As one side becomes more sensitive to perceived breaches of neutrality, the other becomes less willing or able to accept when it has erred.
With Brexit negotiations intensifying, the carmakers’ decision to focus on Sunderland manufacturing gives David Frost great leverage.
The Treasury has been welded at the top to Number Ten. Now there’s a push to do more of the same to the Office.
The FT claims the UK has the worst in the world. But that’s only if you ignore the other ways it can be measured.
He would not conciliate the Liaison Committee by promising to meet it three times a year, let alone by holding an inquiry into Cummings.
Enraged voters are not his target: he is zeroing in on the mass of questioning teachers and parents.
Its bishops’ latest attack on Cummings will do nothing to enamour the electorate.
Any fair-minded observer would think better of him at the end of yesterday’s press conference than he or she may have done at the beginning.
There can only be one explanation: that the internal polling is dire. If this event doesn’t move it, resignation inches a step closer.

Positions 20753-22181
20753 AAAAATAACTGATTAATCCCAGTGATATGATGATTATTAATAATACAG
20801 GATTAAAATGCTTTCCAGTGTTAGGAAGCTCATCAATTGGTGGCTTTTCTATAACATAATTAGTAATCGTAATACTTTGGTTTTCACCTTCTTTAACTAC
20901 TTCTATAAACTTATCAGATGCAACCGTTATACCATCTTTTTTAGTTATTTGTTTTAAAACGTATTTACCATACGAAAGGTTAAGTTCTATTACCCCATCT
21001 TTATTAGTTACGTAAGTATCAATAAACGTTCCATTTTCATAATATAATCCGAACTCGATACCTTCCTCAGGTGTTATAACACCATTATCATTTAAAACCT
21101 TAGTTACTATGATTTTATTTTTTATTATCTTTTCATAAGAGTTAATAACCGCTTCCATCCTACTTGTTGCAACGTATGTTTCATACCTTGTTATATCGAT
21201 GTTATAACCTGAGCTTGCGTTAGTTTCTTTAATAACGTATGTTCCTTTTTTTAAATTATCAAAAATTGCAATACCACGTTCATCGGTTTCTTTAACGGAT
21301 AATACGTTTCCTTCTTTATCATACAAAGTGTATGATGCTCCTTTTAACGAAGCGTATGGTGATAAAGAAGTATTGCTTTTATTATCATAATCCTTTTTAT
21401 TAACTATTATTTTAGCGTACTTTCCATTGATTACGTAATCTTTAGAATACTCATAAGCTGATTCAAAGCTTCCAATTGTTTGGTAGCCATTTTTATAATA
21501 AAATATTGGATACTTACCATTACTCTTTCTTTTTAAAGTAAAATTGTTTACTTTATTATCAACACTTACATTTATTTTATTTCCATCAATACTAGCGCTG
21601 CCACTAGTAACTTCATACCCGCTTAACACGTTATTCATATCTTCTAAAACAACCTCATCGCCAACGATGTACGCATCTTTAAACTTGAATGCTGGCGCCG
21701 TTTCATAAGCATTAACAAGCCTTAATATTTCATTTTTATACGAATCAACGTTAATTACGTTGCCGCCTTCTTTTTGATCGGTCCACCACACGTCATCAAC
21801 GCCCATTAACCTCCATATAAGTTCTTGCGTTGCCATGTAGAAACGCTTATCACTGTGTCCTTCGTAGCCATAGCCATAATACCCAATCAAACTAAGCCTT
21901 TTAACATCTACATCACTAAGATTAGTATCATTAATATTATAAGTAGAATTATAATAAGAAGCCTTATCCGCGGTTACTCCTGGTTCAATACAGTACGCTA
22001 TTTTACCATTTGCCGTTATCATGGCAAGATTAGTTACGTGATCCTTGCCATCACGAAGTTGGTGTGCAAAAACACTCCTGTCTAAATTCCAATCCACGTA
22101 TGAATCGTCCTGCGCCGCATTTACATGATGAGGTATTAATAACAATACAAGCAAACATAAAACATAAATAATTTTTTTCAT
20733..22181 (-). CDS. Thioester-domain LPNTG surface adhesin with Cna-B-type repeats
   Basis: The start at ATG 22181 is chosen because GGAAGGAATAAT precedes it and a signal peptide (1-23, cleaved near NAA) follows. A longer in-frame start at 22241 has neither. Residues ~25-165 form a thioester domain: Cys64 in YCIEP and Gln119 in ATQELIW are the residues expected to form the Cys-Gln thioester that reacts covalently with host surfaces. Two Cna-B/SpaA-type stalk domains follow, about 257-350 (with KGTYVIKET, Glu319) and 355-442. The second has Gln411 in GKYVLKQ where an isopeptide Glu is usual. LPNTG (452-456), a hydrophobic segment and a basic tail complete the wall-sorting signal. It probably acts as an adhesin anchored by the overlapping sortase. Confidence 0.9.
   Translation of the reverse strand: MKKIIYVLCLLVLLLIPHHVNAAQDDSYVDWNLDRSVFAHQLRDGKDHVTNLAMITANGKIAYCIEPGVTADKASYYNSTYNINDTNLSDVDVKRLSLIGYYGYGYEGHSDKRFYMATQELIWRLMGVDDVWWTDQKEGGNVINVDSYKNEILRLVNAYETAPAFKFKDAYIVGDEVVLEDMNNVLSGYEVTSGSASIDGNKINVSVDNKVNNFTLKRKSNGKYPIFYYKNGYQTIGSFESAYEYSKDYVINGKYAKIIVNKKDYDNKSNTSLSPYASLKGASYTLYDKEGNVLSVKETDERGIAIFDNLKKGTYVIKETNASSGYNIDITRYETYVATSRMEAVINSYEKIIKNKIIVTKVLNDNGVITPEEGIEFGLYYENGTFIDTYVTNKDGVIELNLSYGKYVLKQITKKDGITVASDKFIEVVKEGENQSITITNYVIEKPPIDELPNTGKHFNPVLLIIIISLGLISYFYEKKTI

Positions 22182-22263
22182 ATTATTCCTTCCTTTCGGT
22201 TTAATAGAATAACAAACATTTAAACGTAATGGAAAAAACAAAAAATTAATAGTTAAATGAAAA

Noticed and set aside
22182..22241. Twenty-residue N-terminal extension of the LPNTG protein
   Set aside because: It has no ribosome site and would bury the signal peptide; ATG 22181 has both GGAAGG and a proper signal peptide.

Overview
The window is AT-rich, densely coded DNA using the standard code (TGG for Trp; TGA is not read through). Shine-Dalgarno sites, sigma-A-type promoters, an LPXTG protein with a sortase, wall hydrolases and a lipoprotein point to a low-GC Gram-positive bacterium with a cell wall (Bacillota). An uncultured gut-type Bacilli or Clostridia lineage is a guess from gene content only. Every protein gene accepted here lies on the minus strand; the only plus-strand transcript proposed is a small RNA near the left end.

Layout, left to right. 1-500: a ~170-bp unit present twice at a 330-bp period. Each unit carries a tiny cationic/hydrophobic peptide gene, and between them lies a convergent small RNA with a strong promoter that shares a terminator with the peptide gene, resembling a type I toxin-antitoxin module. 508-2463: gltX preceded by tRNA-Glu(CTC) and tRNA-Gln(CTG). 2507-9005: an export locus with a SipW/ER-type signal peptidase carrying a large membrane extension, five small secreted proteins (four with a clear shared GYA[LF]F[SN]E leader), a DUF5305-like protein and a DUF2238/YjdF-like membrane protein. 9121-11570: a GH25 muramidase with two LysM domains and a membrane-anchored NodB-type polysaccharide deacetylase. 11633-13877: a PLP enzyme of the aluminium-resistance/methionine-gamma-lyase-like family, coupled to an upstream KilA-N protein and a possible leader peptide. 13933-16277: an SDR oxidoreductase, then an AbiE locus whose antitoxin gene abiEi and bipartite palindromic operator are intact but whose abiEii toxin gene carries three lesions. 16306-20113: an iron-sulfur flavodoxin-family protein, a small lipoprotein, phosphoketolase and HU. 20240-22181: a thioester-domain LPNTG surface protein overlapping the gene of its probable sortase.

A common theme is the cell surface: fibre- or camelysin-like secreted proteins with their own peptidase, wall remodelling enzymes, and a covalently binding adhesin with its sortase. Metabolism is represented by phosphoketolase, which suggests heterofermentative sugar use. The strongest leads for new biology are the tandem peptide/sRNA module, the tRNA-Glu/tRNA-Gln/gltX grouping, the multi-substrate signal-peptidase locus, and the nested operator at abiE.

Assuming no new revelations or his adviser’s resignation, he can either tough it out or order an inquiry.
If so much, as Ministers suggest, depends on common sense, nuance, context and common sense, people will draw the inevitable conclusion.
The Party is keen to keep a lid on the issue ahead of next year’s Welsh elections, but disaffected activists and challenger parties are putting it on the agenda.
Groups of MPs are able to beat their jungle drums into a frenzy. And the powers-that-be have limited capacity to quieten them.
The nub of the matter is that without changes to the law the entrants will keep coming to Britain.
With one of the Britain’s top educational institutions moving its courses online, there are big questions to ask about the future of the industry.